Richard Piercy, closing the pharmacy after 28 years. Bellow: Corner site in Soho
Published: 8 January, 2016
by ALINA POLIANSKAYA
AFTER helping Soho stay healthy for more than 60 years, a popular pharmacy can no longer survive.
A tombstone-shaped closing down sale sign stands on the corner of Broadwick Street mourning: “Zest Pharmacy, 1950-2016, RIP.”
Branded by some as the “coolest pharmacy around” the Soho staple which served the community for six decades is as well known for its quirky gifts as for its pharmaceuticals.
The store was taken over by current owner Richard Piercy 28 years ago and rebranded as Zest – shifting the focus to promoting good health.
For him, it has always been about the people.
Initially working at the pharmacy for just a day in 1988, as a locum, he quickly became manager and took over from the owner in 1990.
The 53-year-old recalled the “bohemian,” “creative” neighbourhood that Soho used to be when he began, with a “thriving” fruit, veg and fresh produce market stretching all the way down Berwick Street.
A sign of the times
“There were traders shouting out the deals of the day, five apples for a pound or whatever it was,” he said. “What wasn’t here was all the chains and multiples, that was probably the biggest difference. It was much more of a neighbourhood.”
Lunch back then was likely to be a “cheese and onion sandwich” from the café run by “two jolly Italian women”.
“Pret didn’t exist here back then,” he added.
It was an “independent area” full of butchers, fishmongers, sandwich bars, fabric shops, violin-makers and record stores.
“It had a lot more edge to it” he said. Now, to his dismay, it has become “gentrified”.
He frowned upon the idea of Berwick Street being known as “Soho’s High Street”.
But rather than “ranting” about the rent, rates and redevelopment that have led to their departure, Mr Piercy said it was “the system” that was to blame. “I think the real guilty parties are Westminster Council and the government who refuse to reform the way rent reviews are negotiated.”
“Rents are only going to go one way and the government are happy to stand by and see this happen because they know if the rents go up, eventually, they will be able to get more tax.”
Mr Piercy said customers, were “gutted” to lose the pharmacy, but he was equally sad to be leaving them.
“It is all about the people, ultimately it is the people who make the area. There are a lot of characters and everyone has got a story.”
From the man who came in every day to tell them a joke, to the lady who brings round a West End Extra every week, he felt it was the people who made Soho what it was.
After the shop closes on January 31 Mr Piercy plans to continue his “lifelong passion” of photography, and revive a project he started 30 years ago, photographing the people of Soho.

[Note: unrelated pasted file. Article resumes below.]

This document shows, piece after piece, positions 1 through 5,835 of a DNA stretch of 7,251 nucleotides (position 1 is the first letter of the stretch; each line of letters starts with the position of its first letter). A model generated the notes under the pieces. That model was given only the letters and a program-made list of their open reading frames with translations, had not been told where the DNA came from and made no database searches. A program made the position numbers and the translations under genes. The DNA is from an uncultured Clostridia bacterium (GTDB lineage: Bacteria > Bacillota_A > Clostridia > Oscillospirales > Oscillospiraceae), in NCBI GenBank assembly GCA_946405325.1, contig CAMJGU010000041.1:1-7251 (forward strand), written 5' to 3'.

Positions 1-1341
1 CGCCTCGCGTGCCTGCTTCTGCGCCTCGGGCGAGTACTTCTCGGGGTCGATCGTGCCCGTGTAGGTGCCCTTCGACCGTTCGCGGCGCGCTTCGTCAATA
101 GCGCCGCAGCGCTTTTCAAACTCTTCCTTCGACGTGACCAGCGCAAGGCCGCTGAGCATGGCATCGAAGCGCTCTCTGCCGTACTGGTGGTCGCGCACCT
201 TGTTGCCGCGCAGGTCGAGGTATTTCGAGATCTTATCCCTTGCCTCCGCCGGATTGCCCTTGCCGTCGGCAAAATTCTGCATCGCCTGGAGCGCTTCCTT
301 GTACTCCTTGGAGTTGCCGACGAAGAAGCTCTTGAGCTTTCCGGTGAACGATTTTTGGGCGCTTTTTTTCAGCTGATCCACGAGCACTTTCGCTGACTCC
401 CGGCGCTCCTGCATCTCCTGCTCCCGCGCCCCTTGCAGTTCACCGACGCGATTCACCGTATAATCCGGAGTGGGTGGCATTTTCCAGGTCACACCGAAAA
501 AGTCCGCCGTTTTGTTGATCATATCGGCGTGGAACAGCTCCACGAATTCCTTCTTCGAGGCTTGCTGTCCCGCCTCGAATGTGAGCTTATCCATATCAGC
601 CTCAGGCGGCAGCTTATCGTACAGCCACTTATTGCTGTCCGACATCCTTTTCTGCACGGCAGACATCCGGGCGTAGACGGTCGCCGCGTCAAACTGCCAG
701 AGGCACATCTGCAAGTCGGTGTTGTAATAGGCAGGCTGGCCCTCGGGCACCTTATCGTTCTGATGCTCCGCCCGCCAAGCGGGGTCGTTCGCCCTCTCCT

He encouraged those who care about the changes in the area, to do something about it.
“Lobby your MP or your local councillor and say, ‘This has got to stop.’”
Westminster Council, who do not own the property, said they have “no control” over rent reviews.
THE producer of Gangs of New York, Colin Vaines, has blasted the disappearance of independent stores such as Zest Pharmacy, branding it the “blandisation” of Soho.
As a member of the Save Soho campaign group, he writes regularly on social media about changes to the area, but he said he has “never had a reaction” like when he posted that Zest was closing.
The Soho-based film-maker, who is also known for The Rum Diary and Coriolanus, said: “I think it is because it is very emblematic. People find it hard to get their heads around it when you talk about the gentrification of Soho.
“They know it is happening, they see the construction, but they can’t personify it. Zest has been there for over 65 years and Richard for 28.
“People know him and the place. It has a social and community impact. I almost feel this is a tipping point on focusing people’s attention on what is going on.”
When certain stores move into an area, he said, they are willing to pay huge rents and this drives up the prices for others, often forcing them out. He branded the changes the “blandisation” of Soho.
“It is losing all its individuality and is becoming like any town anywhere. That is what we object to.
“If you have a pharmacy that has been there for years, where they know you and you know them, that is a huge loss to the community. Someone like Richard who has been there for 28 years knows his customers, he knows what’s needed and what’s not. It’s not like going into Boots and having a faceless person there. It is not the same thing.”
Unique stores were being replaced by chains, “plastic hamburger places” and “fancy-shmancy restaurants that people on expense accounts go to”, he added.
Quoting the Save Soho campaign message, he said that the area should be “inclusive not exclusive”. He also applauded those who opened businesses that were both affordable and in keeping with the area’s vibe.
“If you try to take away the qualities that make Soho Soho it is no longer the area people think they are moving into,” he said.